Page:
Carol Cheung is associate director, financial services at Robert Walters Hong Kong.
How best to plot your path to a management position
I have been working as an auditor for a large international firm for more than a decade, and I feel I would like to move into the management side of things. I am more than likely going to enrol in an MBA programme but I am open to additional suggestions too.
What other options for further training might I have? And need I confine myself to management in the accountancy field or could I move into another sector?
For professionals looking to move into senior management roles, an MBA is becoming an increasingly popular strategy to gain an edge over their peers.
I think an MBA could be an option for you but don’t expect it to guarantee you a management role right after completing it. The first thing to consider is that an MBA isn’t a quick win; it’s a very time-intensive and costly qualification. Hence you need to consider the cost and time (which is opportunity cost) of taking an MBA or any other training.
If further education is something you really wish to pursue, you can consider taking a chartered financial analyst (CFA) qualification, which may broaden your scope to positions which require financial quantitative knowledge.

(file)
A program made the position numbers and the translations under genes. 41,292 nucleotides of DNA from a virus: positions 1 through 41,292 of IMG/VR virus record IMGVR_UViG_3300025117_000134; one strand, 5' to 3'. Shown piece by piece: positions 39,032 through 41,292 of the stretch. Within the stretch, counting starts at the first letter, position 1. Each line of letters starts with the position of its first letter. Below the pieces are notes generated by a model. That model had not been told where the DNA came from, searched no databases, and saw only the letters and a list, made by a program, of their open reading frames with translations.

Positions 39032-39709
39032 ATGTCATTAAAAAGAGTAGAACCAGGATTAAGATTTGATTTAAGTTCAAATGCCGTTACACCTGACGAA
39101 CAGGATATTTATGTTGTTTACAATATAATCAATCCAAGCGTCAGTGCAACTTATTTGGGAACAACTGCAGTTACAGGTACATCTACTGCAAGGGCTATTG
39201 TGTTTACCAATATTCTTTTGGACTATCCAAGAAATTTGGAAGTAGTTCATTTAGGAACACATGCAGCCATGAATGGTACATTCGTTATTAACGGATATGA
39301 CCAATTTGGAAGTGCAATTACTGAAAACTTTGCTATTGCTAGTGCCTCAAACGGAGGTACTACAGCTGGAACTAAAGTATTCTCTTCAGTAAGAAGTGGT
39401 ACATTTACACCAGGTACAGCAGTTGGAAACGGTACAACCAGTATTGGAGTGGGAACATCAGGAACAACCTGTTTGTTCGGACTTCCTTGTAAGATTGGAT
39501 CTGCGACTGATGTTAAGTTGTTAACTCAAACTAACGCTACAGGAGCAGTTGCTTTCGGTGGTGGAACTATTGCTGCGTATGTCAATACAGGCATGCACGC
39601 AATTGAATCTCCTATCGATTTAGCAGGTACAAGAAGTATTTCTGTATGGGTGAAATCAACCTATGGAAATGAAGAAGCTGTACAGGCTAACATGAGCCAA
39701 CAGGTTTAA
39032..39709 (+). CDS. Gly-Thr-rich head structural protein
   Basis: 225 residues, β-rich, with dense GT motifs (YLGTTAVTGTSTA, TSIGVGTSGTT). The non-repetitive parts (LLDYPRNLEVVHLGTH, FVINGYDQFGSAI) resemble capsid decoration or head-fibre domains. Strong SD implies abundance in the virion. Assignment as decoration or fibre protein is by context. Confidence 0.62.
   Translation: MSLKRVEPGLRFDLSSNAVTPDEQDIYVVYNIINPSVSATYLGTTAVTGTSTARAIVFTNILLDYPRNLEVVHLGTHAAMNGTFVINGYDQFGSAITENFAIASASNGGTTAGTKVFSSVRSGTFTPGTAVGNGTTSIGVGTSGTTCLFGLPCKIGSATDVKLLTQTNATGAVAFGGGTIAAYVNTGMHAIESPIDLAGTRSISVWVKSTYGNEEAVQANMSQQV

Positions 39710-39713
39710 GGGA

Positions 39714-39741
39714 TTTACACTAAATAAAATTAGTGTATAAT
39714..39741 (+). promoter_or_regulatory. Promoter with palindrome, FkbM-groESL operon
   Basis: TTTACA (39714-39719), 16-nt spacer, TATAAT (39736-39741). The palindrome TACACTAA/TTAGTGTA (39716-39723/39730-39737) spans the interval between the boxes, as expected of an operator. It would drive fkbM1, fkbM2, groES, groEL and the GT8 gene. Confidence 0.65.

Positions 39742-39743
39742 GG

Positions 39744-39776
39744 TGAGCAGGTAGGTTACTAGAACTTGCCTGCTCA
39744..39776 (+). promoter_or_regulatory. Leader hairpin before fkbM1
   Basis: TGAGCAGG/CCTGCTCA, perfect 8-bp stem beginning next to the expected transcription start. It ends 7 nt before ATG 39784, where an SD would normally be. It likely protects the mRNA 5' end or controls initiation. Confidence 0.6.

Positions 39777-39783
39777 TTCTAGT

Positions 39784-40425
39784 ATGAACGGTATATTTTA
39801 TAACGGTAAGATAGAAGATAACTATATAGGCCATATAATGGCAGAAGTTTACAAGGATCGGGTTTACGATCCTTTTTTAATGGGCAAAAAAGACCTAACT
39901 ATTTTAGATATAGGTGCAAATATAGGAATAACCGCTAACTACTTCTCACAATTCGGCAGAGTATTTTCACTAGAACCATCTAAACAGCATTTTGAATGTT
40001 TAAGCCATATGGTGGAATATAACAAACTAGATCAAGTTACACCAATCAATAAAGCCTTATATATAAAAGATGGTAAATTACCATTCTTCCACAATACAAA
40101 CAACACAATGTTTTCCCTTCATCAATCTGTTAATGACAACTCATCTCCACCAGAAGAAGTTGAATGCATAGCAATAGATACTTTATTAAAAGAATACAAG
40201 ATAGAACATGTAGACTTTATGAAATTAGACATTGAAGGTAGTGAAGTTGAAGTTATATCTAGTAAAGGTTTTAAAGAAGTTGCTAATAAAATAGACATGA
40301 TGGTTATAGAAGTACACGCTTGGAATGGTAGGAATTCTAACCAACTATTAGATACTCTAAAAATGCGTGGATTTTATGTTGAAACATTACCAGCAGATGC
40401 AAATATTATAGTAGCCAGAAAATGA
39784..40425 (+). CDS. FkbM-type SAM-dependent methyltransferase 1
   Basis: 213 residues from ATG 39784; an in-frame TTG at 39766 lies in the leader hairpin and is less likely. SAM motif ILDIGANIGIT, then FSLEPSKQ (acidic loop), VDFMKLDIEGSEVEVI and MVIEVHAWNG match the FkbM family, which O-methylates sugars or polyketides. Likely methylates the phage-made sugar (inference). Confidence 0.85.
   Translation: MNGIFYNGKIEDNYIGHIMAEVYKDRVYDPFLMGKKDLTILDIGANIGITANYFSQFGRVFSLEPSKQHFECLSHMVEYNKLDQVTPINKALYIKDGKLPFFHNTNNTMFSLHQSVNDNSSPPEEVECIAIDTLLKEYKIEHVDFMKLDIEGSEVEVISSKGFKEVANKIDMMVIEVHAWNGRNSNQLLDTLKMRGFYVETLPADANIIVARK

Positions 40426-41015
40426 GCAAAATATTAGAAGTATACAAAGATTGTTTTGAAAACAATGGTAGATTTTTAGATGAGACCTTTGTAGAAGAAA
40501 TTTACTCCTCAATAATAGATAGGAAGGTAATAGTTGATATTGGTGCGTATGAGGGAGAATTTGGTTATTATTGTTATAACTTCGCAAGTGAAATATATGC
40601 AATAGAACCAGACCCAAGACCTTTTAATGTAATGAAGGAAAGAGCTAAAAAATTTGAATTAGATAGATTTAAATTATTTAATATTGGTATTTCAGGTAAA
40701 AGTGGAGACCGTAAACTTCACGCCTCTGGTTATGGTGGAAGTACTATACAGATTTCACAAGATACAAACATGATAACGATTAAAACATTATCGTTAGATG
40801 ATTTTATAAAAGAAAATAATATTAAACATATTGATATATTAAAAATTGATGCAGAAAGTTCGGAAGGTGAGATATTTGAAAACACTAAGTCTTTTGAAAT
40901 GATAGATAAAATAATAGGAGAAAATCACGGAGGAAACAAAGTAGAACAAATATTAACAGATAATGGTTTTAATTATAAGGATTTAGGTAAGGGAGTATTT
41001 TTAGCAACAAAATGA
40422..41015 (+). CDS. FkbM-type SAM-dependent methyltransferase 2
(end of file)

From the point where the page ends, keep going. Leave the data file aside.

If you would like to get promoted to a management role in the near future, I would suggest staying in accountancy instead of switching paths now, as you have accumulated 10 years’ experience. Once you have gained some management or in-house experience in the accountancy field, you could consider trying out another sector, but until then I would suggest you to stay in the same field.
I would also suggest spending your time on sharpening your management skills to get yourself prepared. A management role not only requires you to have sharp business acumen and interpersonal skills, it also stretches your problem solving and analytical capabilities.
One way is to discuss with your line manager, ask for milestones so that once you have achieved them, you are able to point out that you have successfully accomplished what has been tasked to you in order to achieve that promotion. You should also work on your softer skills by interacting, grooming, training your colleagues and new recruits as this will help hone your management skills and display your ability to take the next step.
Your working experience, including your skills and insights in the industry, is ultimately what employers value. In summary, I would suggest you to stay on your current path, look out for suitable training courses that could upskill yourself, and consider any in-house opportunities that you could leverage your experience in to start your management path.
Set your career on the right path and ensure that it continues to grow. The secret to scaling that corporate ladder is to move up one rung at a time so that you can manage each step effectively.